Nautilus

Money Doesn’t Buy Happiness—But Time Just Might Do It

A city’s pace of life was indeed “significantly related” to the physical, social, and psychological well-being of its inhabitants.Photograph by Neta Bartal / Flickr

hile on vacation in distant locales, people often find that time moves quite differently than in the places they’re used to. In the tropics, we settle into the grooves of “island time” and relax thanks to a more leisurely rhythm. A trip to a big

You're reading a preview, sign up to read more.

More from Nautilus

Nautilus5 min readScience
In Brain’s Electrical Ripples, Markers for Memories Appear
Reprinted with permission from Quanta Magazine’s Abstractions blog. It’s very easy to break things in biology,” said Loren Frank, a neuroscientist at the University of California, San Francisco. “It’s really hard to make them work better.” Yet agains
Nautilus17 min readTech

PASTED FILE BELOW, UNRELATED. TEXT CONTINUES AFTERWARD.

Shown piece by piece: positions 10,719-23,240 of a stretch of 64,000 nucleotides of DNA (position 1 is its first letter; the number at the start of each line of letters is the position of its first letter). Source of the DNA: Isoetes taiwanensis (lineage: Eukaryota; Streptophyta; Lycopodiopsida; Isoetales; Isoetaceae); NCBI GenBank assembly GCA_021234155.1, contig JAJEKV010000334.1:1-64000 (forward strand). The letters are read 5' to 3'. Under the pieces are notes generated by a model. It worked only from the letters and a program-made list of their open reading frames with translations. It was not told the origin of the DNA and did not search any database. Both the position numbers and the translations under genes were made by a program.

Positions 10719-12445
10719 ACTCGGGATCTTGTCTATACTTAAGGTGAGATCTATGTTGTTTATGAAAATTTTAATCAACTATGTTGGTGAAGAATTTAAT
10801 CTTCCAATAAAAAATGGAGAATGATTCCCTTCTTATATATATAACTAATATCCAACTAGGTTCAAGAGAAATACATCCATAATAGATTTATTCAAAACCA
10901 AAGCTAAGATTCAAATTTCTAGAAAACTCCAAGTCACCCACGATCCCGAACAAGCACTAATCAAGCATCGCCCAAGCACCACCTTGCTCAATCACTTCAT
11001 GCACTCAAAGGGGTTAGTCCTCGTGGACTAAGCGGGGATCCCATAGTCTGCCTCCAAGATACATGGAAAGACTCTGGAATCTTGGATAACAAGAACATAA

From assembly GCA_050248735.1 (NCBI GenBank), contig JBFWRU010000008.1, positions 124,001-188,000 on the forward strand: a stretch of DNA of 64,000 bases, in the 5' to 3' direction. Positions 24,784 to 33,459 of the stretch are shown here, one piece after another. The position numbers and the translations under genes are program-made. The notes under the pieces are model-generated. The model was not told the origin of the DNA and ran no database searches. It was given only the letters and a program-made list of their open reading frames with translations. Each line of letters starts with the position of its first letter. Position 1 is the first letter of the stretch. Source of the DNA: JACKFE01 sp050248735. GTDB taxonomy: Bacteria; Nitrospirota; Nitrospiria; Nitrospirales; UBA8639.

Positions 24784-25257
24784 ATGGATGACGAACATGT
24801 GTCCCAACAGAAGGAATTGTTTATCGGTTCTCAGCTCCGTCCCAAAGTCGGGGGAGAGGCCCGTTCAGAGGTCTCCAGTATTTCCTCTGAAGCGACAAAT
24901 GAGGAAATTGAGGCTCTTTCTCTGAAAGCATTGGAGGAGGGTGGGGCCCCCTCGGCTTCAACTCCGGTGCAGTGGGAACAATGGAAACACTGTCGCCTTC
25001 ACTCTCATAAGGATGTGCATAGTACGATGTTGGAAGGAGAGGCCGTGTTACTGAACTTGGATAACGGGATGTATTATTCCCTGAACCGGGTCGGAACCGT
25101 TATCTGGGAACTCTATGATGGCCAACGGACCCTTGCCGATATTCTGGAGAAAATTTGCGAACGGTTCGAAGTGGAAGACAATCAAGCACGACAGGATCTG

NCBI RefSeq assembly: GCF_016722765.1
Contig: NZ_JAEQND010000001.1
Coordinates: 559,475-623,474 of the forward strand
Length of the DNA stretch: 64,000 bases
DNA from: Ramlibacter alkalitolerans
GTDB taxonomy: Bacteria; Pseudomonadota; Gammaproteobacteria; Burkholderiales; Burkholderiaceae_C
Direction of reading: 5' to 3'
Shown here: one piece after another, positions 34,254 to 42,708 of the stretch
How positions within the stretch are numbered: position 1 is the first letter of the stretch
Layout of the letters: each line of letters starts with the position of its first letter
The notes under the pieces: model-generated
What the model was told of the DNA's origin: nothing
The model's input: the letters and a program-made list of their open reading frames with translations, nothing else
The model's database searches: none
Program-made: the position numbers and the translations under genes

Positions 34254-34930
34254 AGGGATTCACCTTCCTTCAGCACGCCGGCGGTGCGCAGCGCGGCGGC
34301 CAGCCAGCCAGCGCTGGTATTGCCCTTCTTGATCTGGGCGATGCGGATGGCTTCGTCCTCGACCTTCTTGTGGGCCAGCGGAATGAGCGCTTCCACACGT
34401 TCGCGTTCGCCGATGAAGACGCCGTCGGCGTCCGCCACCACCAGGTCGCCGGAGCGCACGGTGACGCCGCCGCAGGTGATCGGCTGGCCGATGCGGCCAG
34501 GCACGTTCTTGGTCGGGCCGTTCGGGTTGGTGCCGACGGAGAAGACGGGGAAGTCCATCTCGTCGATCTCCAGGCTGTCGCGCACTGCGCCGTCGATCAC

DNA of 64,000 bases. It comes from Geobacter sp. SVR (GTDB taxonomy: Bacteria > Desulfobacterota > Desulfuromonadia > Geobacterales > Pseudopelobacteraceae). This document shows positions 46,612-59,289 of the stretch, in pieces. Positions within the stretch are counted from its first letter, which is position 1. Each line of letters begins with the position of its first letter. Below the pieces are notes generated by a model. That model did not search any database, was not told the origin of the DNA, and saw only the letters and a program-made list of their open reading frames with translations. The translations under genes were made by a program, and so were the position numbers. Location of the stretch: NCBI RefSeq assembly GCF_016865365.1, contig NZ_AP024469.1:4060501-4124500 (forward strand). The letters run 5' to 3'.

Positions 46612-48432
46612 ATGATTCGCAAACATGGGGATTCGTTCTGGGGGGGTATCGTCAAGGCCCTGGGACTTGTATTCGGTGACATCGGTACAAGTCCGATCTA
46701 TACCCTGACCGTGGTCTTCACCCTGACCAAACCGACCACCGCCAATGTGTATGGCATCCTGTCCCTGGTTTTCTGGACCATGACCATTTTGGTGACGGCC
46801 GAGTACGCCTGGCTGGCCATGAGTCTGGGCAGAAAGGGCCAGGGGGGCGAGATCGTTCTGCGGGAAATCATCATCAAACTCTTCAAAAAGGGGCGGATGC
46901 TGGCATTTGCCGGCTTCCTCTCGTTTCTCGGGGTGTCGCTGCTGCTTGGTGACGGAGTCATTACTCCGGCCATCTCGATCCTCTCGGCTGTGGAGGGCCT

Who Will Design the Future?: AI will be staggeringly diverse. Its developers should be, too.
Ada Lovelace was an English mathematician who lived in the first half of the 19th century. (She was also the daughter of the poet Lord Byron, who invited Mary Shelley to his house in Geneva for a weekend of merriment and a challenge to write a ghost
Nautilus11 min readScience
A Novelist Teaches Herself Physics: To explore loss and mystery, Nell Freudenberger journeyed into the atomic world.
Helen Clapp, a professor of theoretical physics at MIT, recounted the biggest news of 21st century physics, the detection of gravitational waves by the Laser Interferometer Gravitational-Wave Observatory (LIGO), an international collaboration of scie